Honey Bees and The Westward Expansion (Again)

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Hello everyone, Winnie Griggs here. I’m currently bogged down trying to whittle away at a massive to-do list so I hope you’ll forgive me for recycling an older article, one I originally posted about 5 years ago. I drafted this one right before my book The Proper Wife released because it tied to a scene in that book.

Hope you enjoy the revisit!

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This book (The Proper Wife) was a lot of fun to write – the characters of Eli and Sadie were such seeming opposites that getting them to their Happily-ever-after took quite some doing.

One of the scenes in this book hinged on Sadie deciding she needed to harvest honey from a beehive whose location was a carefully guarded secret.  Since I had no experience with or knowledge of bees and honey gathering, especially from a nineteenth century perspective, this meant I had to dig in and do a bit of research.  And, as usual, my research took me down an unexpected but fascinating trail.

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One of the intriguing little tidbits I stumbled across was that, while there are many species of bees that are indigenous to the Americas, honey bees are not.  This took me completely by surprise – I’d always assumed they were a native species.  It is not known exactly when they first arrived here, but it is certain they came over with the early colonists as they were considered essential for both the wax and honey they produced.  Honey bee hives were mentioned in journals and shipping records as early as 1622.  However, it would take another 231 years for these highly prized insects to reach the west coast.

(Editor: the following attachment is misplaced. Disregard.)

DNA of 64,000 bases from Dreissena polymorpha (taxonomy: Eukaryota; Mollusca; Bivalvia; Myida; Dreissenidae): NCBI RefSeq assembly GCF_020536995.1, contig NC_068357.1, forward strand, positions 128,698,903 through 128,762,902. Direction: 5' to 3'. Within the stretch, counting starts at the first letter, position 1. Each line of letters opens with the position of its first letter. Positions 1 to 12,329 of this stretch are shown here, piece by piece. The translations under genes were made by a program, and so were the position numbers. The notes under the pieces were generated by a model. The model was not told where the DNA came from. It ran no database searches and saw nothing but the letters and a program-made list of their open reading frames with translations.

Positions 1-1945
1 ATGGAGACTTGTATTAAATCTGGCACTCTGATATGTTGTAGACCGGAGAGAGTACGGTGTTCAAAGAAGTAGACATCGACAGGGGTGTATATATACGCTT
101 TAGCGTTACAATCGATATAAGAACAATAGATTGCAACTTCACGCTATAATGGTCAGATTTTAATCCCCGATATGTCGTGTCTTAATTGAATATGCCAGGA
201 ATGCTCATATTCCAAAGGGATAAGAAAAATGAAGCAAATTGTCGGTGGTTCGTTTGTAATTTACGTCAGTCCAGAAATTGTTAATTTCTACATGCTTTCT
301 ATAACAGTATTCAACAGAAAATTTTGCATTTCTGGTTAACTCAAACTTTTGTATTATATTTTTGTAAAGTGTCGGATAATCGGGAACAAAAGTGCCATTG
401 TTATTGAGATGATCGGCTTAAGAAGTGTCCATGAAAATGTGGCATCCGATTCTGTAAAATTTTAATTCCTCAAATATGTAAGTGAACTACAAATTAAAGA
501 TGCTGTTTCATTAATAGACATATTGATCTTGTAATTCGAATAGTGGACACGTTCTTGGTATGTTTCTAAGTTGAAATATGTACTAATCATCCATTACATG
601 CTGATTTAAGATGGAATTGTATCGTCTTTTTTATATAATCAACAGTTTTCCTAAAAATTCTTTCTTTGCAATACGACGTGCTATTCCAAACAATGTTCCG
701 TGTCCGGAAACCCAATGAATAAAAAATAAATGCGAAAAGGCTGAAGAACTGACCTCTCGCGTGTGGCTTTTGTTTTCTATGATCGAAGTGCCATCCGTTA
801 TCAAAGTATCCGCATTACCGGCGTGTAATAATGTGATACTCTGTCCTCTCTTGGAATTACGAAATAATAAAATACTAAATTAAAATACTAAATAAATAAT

One could actually say that the journey of the honeybee across America mirrored that of the settlers.  They faced some of the same barriers – disease, harsh climates, predators, resource competitors, and geographical roadblocks – that hindered their advance.  But the human and apian settlers had a very symbiotic relationship during this westward push.  The honey bees not only provided honey and wax for the settlers, they often arrived in advance and helped to spread the white clover and other European grasses that the imported livestock favored.  In return, the humans planted countless acres of land with crops that were favorable to honey bee populations, built hives, and more importantly transported them over terrains such as treeless plains and mountain ranges that would have been difficult for the honey bees to cross on their own.

In fact, it is doubtful the honey bees could have crossed the Rocky Mountains without the help of humans.  Some settlers transported hives during their own overland travels, others had them shipped around the horn of South America.  But it was no easy task.  There is a story that tells of an 1846 attempt to bring honey bees to Oregon.  A settler who was planning a trip using the Applegate Trail was offered $500 to deliver a hive of live honey bees.  The tale goes that he loaded up two hives just to make certain he arrived with at least one intact.  Unfortunately all the bees in both hives perished of cold and disease before they made it across the mountains.